To be clear, I also am not a sociologist, or do I know anything about the levels of poverty in developing nations, but contrary to popular belief we do have poverty in the United States.  Yes, the threshold for poverty in the U.S. is not $700 per year, and to be considered impoverished in the U.S. is vastly different than impoverished nations, but for today’s blog, I am merely making a couple of comparisons of human nature.  Again, I just want to state here that I know nothing about poverty or developing nations; I am commenting on human nature.

“Selling inexpensive, low-quality products does not hurt the poor. Insisting on not lowering the quality actually hurts the poor by depriving them of a product they could afford and would like to buy”(Karnani 21).  Karnani makes this statement after describing an affordable laundry detergent that “c[an] cause blisters” (20).  I think that the poor would like to have a low-cost quality product that does not physically harm them in any way, and as we have learned in our discussions of frugal innovation, this is not impossible.  I realize that this is just one example but it angers me.  It almost seems that by saying that good quality actually hurts them, he is saying that because they are poor, they have no feelings, or are less than human- they do not even want the good stuff- they want to buy harmful products merely because they can afford them.

It is a dichotomy they would like to buy faulty products or are faulty products what they can afford?  Logically, I cannot wrap my head around his reasoning.  Should we not be trying to provide quality products for affordable prices instead of saying that poor people really only want the low quality products.  To me, that is like saying, oh well, your child is really smart, and maybe we can give him financial aid, so you would not have to pay out-of-pocket for a great education, and the parent then saying, no, although we are getting this great education for free, we do not want it because the quality of the education is too good.

I have one more point of contention (to discuss in this post- I could write a paper on this).
“Poor people are, of course, price sensitive. “Companies assume that poor people spend only on basic needs like food and shelter.” Prahalad and Hammond (2002) disagree, stating that “such assumptions reflect a narrow and largely outdated view of the developing world. …In fact, the poor often do buy ‘luxury’ items.” Quite the contrary! The poor spend about 80% of their meager income on food, clothing and fuel alone (Gangopadhyay and Wadhwa, 2004). This clearly does not leave much room for luxuries!” (5-6).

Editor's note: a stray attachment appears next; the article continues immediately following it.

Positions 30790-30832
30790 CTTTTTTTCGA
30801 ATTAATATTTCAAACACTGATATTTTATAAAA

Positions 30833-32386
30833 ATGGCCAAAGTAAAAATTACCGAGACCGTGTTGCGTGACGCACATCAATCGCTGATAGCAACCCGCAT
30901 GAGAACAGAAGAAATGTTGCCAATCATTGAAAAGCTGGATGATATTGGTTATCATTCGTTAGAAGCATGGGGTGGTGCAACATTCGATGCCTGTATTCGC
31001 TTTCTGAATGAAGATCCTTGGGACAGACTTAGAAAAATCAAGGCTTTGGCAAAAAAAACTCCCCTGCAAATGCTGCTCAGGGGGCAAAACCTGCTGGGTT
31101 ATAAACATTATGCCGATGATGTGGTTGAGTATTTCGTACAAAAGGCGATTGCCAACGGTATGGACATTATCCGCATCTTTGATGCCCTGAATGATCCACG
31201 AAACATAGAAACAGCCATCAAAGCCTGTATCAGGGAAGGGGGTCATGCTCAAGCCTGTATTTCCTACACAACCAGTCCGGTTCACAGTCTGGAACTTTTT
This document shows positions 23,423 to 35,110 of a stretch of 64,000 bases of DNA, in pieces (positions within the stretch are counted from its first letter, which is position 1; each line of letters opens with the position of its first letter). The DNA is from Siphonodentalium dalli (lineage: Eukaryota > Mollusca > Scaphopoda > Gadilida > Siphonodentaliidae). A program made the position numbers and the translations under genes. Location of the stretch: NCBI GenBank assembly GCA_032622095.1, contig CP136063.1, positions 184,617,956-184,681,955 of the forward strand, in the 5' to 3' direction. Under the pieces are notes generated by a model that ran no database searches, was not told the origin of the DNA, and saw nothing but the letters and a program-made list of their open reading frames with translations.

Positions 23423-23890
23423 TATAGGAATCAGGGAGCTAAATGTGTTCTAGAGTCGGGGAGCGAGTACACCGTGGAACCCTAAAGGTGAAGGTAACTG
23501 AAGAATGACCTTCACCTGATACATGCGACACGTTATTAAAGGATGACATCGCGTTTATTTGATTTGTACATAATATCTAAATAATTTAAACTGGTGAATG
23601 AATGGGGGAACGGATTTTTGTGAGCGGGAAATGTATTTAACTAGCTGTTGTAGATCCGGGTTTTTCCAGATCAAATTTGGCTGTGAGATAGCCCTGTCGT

Karnani disagrees with Pahalad in that the poor spend on luxury items.  Later in the paper he implies that the poor “know better,” so they only spend money on exactly what they need.  As I read his paper, I keep forgetting that the poor are different than the rest of us- they do not want what they cannot have, and they never spend money on items that they do not need.  In the Matt Damon video I linked to in an earlier post regarding sanitation, Damon recites the stat that more people have cell phones than access to toilets.  Matt Damon Goes On ‘Toilet Strike’.  Karnani thinks that poor people wanting such luxury items is ridiculous, but as we know from our discussions, a cell phone is not only a cell phone, and mobile technology can improve one’s condition.  People are going to spend money on items they do not need, and just because you are poor does not mean that you are more conservative with your money and spend more wisely.

If what Karnani is saying about poor people across the globe is true, then we need to fire all of our government workers around the world, because according to Karnani, they are inherently different, and they do not need or want quality in their lives; they understand that no matter what cheapest is best, and they will be more fiscally responsible because somehow they missed being a part of humanity.

Side note:
India’s income inequality has doubled in 20 years– Karnani mentions that research shows trickle down economics works.
More recent poverty stats: